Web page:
The number of U.S. college students studying abroad has jumped 45 percent in the last four years, a new survey says, with Latin American and African destinations gaining popularity.
The New York-based Institute of International Education said a record 129,770 American students received credit for overseas study in the 1998-99 academic year. European destinations, particularly Britain, Spain, Italy and France, were the most popular, the report said. But the percentage of students traveling to Latin America had doubled since 1985. And college student travel to Africa increased from 500 students to more than 3,500 during that period.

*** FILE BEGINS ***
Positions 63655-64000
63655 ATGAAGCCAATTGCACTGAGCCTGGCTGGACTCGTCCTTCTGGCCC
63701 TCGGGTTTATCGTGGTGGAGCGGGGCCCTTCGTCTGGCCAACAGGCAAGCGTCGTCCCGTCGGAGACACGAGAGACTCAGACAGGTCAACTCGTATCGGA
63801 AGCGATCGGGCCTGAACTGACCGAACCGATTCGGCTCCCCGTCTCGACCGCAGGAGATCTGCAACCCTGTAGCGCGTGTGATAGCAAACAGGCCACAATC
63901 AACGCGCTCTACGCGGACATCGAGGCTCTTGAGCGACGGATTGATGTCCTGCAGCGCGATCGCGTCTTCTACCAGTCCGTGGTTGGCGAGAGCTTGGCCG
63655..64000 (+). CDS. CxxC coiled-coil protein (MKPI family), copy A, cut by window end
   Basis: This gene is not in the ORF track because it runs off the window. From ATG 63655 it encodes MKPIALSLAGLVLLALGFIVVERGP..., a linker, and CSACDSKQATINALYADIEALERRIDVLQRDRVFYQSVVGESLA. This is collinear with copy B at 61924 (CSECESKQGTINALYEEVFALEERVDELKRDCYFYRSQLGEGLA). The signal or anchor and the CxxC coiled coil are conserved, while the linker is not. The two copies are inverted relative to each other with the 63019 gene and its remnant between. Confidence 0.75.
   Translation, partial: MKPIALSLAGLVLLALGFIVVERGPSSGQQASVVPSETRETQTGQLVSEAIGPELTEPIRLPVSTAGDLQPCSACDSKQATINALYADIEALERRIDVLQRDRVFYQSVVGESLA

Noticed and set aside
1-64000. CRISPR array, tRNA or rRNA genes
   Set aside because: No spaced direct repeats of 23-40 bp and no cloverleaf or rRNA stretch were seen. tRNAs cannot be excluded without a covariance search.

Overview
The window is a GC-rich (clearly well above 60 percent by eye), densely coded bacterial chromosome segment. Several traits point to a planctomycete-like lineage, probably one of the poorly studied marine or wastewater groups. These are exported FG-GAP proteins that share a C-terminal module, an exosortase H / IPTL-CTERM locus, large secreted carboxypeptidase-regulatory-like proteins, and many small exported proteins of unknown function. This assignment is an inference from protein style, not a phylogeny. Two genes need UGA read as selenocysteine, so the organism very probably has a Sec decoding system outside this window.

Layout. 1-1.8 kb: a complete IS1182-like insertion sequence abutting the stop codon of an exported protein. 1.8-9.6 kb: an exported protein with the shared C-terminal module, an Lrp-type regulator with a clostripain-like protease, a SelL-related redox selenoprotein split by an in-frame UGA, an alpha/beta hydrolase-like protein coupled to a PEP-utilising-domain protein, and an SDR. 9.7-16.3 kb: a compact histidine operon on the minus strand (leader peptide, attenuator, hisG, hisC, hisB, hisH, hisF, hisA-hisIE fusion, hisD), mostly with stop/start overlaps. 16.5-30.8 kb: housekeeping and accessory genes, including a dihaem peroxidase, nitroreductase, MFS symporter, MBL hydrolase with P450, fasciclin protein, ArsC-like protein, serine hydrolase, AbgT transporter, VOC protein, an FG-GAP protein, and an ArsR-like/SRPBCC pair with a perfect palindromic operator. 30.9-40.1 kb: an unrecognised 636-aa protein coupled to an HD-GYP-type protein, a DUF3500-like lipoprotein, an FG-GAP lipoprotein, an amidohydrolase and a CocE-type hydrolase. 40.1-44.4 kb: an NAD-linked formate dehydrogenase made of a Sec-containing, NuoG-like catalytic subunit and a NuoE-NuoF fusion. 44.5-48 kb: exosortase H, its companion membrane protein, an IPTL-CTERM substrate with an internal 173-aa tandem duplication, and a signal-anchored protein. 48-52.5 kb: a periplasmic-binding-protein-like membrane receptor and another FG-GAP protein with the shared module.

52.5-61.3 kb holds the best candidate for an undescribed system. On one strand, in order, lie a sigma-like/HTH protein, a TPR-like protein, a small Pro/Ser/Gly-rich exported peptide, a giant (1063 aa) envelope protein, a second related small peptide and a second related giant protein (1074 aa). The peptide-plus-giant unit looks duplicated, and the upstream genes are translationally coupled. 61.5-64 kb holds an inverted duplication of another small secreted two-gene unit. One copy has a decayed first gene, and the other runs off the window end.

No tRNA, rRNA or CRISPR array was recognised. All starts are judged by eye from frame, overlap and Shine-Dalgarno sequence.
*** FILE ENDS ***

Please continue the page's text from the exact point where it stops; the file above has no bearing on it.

The school with the most students participating in overseas study was Brigham Young University, followed by Michigan State, the University of Texas-Austin, the University of Pennsylvania and New York University. The school with the highest percentage of students studying abroad at some point in their undergraduate careers was St. Olaf College, with an overseas study rate of 80 percent.
Institute President Allan E. Goodman applauded the trend but noted that those going abroad are "just a tiny fraction of the overall student population."
The study can be found at www.opendoorsweb.org.
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